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GIFTS FOR EVERYO The Last Interview Series Meet the heroes of art and literature, in their own words, as captured by the journalists who covered their extraordinary careers. Each intimate volume contains a range of interviews from throughtout the subject’s life that will electrify new and dedicated fans alike. ORDER>>

The Citizen Activist Library These classic Melville House handbooks are the perfect gift for every activist. From universal healthcare to civil rights to climate change—we have a book for every cause. ORDER>>

The Neversink Library The Neversink Library champions books from around the world that have been overlooked, under appreciated, looked askance at, or foolishly ignored. ORDER>>

The Art of the Novella Melville House celebrates this renegade art form and its practitioners with titles that are, in many instances, presented in book form for the first time. With 27 titles to browse and authors from the likes of Jane Austen to Leo Tolstoy, there’s something for everyone. ORDER>>


ONE ON YOUR LIST The Bloodless Boy by Robert J. Lloyd For fans of Wolf Hall and The Name of the Rose, a riveting new literary thriller set in Restoration London, with a cast of real historic figures, set against the actual historic events and intrigues of the returned king and his court. ORDER>>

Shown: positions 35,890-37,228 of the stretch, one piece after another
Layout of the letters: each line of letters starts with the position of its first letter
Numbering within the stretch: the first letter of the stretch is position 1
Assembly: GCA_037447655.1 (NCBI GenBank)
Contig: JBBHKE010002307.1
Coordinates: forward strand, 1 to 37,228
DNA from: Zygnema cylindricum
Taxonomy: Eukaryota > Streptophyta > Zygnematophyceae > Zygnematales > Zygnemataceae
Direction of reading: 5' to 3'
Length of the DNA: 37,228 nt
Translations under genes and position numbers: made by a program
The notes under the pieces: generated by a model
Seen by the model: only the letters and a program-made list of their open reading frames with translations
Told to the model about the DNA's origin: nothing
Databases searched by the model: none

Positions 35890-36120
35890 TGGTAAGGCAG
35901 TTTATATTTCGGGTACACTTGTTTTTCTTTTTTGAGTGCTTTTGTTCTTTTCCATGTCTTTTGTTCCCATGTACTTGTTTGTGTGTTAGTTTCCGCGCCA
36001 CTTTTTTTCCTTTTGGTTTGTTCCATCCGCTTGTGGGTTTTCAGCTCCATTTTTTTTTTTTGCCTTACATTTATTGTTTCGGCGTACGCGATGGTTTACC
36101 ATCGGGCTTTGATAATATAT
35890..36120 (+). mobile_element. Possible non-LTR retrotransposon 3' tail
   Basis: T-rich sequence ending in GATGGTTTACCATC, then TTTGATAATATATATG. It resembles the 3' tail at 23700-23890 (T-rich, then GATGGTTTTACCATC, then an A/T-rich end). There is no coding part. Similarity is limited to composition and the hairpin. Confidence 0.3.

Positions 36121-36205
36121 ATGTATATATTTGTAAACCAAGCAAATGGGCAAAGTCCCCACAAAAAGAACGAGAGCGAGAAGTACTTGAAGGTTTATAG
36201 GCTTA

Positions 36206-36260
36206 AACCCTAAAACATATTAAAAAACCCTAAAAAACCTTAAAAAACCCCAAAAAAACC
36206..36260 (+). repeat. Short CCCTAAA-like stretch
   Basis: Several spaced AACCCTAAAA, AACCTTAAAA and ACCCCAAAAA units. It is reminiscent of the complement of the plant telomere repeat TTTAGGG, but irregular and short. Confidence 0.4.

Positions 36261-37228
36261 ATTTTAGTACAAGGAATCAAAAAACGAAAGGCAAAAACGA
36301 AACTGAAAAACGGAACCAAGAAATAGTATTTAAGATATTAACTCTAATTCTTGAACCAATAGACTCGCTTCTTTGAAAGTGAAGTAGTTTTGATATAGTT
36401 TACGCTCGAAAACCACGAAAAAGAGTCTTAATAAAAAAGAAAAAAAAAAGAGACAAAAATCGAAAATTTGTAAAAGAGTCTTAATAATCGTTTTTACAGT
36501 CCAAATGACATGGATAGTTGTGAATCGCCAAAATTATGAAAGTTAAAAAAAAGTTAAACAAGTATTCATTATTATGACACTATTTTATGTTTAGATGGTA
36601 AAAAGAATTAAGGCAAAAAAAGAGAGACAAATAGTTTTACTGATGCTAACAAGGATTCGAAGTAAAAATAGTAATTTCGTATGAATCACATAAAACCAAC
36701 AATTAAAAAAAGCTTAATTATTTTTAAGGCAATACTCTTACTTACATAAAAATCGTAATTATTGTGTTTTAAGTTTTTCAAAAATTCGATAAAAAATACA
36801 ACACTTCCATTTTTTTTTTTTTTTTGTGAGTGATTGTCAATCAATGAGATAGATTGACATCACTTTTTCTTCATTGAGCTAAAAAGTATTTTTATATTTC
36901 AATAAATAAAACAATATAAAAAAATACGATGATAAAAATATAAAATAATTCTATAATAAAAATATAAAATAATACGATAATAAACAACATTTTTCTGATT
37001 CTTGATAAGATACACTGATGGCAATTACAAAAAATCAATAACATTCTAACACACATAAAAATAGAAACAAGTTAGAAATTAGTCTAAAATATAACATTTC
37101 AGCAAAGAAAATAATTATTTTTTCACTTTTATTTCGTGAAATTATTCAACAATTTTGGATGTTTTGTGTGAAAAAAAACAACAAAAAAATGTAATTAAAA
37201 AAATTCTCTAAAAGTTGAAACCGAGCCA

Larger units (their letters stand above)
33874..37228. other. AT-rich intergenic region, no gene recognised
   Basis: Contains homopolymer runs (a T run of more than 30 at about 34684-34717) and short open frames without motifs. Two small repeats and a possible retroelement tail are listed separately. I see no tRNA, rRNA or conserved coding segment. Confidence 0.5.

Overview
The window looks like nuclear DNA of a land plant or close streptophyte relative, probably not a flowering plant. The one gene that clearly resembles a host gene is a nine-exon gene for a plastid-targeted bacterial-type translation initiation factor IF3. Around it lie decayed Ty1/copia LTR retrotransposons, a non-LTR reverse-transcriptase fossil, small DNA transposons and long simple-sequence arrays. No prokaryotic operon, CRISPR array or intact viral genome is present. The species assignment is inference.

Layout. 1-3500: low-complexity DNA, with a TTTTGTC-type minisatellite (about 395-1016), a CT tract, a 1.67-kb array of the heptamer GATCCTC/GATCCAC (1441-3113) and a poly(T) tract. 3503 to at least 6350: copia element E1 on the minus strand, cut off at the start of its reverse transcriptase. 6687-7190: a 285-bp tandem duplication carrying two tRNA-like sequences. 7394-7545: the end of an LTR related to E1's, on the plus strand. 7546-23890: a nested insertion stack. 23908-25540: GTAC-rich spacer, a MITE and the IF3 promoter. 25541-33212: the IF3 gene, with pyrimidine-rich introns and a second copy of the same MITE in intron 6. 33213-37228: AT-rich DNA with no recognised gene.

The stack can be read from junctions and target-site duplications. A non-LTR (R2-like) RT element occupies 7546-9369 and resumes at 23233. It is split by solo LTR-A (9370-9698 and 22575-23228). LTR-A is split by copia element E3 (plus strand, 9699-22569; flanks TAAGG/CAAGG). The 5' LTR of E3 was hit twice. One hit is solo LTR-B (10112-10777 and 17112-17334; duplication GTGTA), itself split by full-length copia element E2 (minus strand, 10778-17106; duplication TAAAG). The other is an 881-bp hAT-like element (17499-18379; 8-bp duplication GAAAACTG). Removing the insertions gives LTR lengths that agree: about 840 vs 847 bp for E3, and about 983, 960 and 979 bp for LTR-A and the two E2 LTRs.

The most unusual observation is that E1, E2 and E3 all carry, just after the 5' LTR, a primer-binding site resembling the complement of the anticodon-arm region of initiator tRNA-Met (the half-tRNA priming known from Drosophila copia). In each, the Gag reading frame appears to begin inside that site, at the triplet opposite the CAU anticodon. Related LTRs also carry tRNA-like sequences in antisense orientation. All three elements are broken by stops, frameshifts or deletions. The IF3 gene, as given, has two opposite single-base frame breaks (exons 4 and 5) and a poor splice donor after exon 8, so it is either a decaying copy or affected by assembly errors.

“Wonderfully imagined and wonderfully written . . . Superb!” —Lee Child

How to Do Nothing: Resisting the Attention Economy by Jenny Odell A NEW YORK TIMES BESTSELLER and One of President Obama’s Favorite Books of the Year In a world where addictive technology is designed to buy and sell our attention, and our value is determined by our 24/7 data productivity, it can seem impossible to escape. But in this inspiring field guide to dropping out of the attention economy, artist and critic Jenny Odell shows us how we can still win back our lives. ORDER>>

Debt: Tenth Anniversary Edition by David Graeber The classic work on debt, now is a special tenth anniversary edition with a new introduction by Thomas Piketty Every economics textbook says the same thing: Money was invented to replace onerous and complicated barter systems—to relieve ancient people from having to haul their goods to market. Here anthropologist David Graeber presents a stunning reversal of conventional wisdom. ORDER>>